Oral health is closely linked to cardiovascular health: as Dr. Mª José Jiménez, specialist in periodontics and implantology, the patients with gum problems also have a 25% to 30% higher risk of coronary accidents. Thus, the pEriodontitis in adulthood – a serious gum infection – means a higher chance of suffering from high blood pressure, according to a new study published in the journal Hypertension.
Periodontitis occurs when the gum tissues that hold teeth in place become infected, causing swelling, bleeding, and deterioration that can lead toloss of teeth or jaw bone. Through medical treatment, systemic markers of inflammation can be reduced while improving the function of the endothelium, the thin membrane that lines the arterial and heart walls.
“Patients with gum disease, especially those with active or bleeding gingivitis, frequently also have high blood pressure,” confirms Dr. Eva Muñoz Aguilera, researcher at the Eastman UCL Dental Institute in London (United Kingdom). “The hypertension is frequently asymptomatic, and many patients may not even suspect that they are at increased risk of cardiovascular complications ”. Bleeding from the gums, they postulated, could be a tool to locate cases.
In collaboration with the International University of Catalonia in Barcelona, they were analyzed for the study to 250 patients with generalized and severe periodontitis, that is, with at least 50% of teeth with gum infection present, that they did not suffer any other notable or chronic disease. An additional 250 who were in good oral health were then recruited to serve as a control group. The proportion of women and men was equivalent, with a median age of 35 years.
All participants underwent comprehensive periodontal examinations, including detailed analyzes of the severity of gingivitis in dental plaque, gum blood, and the depth of infection in the spaces between the gums and teeth. In parallel, three measurements of the patient’s blood pressure were taken to ensure accuracy. Finally, fasting blood samples were taken to locate high levels of white blood cells and high-sensitivity C-reactive protein (hsCRP), both markers of inflammation in the body.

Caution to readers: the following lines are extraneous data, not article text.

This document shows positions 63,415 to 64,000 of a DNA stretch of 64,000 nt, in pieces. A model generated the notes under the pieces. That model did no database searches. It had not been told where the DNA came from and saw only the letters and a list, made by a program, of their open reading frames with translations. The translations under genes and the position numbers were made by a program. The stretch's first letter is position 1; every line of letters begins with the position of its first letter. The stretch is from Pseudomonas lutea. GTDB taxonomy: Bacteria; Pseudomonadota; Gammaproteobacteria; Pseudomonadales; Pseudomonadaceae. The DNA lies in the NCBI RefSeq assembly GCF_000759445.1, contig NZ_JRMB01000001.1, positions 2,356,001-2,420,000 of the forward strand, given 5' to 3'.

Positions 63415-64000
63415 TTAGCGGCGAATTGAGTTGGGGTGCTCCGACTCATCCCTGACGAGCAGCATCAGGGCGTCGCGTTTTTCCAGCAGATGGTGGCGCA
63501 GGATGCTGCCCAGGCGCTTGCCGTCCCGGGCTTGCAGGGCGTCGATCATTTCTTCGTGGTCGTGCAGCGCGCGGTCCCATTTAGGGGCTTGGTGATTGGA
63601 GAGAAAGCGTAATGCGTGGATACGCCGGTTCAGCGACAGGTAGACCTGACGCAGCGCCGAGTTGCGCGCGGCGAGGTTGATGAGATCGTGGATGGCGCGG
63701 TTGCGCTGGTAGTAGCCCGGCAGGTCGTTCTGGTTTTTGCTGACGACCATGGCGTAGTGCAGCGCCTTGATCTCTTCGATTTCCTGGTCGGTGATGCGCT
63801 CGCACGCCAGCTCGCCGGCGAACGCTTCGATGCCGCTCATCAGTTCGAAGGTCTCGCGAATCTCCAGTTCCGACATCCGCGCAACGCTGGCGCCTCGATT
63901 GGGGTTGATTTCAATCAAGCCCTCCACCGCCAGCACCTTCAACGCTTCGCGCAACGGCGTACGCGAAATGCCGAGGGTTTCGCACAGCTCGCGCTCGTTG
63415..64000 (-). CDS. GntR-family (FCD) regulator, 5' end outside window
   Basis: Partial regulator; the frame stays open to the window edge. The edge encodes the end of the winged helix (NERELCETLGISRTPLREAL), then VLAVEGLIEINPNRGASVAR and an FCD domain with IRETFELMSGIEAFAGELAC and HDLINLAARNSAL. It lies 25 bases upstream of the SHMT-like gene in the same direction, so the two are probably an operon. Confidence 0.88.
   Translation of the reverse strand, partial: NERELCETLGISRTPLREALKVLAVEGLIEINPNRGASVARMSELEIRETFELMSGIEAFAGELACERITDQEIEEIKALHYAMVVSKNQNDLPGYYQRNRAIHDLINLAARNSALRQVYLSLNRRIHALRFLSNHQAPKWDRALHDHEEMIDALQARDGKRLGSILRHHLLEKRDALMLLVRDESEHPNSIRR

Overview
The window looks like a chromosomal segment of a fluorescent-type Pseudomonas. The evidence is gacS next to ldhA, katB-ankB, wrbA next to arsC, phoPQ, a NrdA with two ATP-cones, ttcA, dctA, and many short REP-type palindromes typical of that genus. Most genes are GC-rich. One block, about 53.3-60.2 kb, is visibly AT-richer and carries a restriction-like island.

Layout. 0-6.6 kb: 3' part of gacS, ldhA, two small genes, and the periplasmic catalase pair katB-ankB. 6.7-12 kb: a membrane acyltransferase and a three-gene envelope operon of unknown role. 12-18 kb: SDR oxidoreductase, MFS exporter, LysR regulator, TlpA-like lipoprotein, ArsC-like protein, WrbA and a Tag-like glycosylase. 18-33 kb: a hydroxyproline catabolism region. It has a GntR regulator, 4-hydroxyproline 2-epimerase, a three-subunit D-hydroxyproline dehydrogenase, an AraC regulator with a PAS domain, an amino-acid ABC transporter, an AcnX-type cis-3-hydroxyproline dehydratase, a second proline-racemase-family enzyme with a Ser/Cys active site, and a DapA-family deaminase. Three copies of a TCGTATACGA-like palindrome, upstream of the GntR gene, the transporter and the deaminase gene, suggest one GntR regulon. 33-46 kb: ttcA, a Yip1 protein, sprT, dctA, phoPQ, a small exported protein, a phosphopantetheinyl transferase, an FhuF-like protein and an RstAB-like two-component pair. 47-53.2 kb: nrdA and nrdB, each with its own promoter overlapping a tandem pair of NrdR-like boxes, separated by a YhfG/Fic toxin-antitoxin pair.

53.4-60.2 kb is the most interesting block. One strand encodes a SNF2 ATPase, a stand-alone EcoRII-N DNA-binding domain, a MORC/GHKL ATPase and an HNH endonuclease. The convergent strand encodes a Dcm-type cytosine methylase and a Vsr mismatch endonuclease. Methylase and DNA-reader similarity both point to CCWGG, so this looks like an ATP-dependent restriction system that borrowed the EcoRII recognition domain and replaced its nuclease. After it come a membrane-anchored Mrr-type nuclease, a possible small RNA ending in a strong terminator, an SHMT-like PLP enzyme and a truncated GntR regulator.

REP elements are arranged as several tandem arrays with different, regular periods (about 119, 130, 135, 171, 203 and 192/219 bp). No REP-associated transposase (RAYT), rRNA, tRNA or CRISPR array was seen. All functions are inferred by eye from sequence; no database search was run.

The conclusion was that a diagnosis of periodontitis it was associated with increased risks of hypertension, independent of other common cardiac risk factors. With bleeding gums, individuals were twice as likely to have values of high systolic pressure higher than 140 mm Hg compared to healthy ones, 14% vs 7%, and a higher systolic pressure in general. In addition, patients with gum problems had higher levels of glucose, LDL or ‘bad cholesterol’, more hsCRP and white blood cells, and less HDL or ‘good cholesterol’.
Definitely, about half of the people with periodontitis had hypertension, defined as a blood pressure of 130/80 mmHg, by 42% in the control group. “This shows that periodontal bacteria cause damage to the gums, but also trigger inflammatory responses that can have an impact on the development of systemic diseases, including hypertension,” explains another of the researchers, Dr. Francesco D’Aiuto, head of the central london periodontology unit.
“This means that the link between gum infection and high blood pressure would occur long before the patient develops hypertension“He continues. “Our study also confirms that a worryingly large number of people are unaware of having a possible diagnosis of hypertension.” In this sense, the specialist is committed to referring cases of periodontitis from dental clinics to Primary Care to try to curb this disease suffered by more than 15 million people in Spain.
“Oral strategies such as brushing teeth twice a day They have been shown to be very effective in preventing and controlling the most common dental problems, and our studies show that they can also be an affordable but powerful way to keep hypertension at bay, ”concludes D’Aiuto. In short, healthy guidelines that are added to the recommendation to exercise and maintain a heart-healthy diet.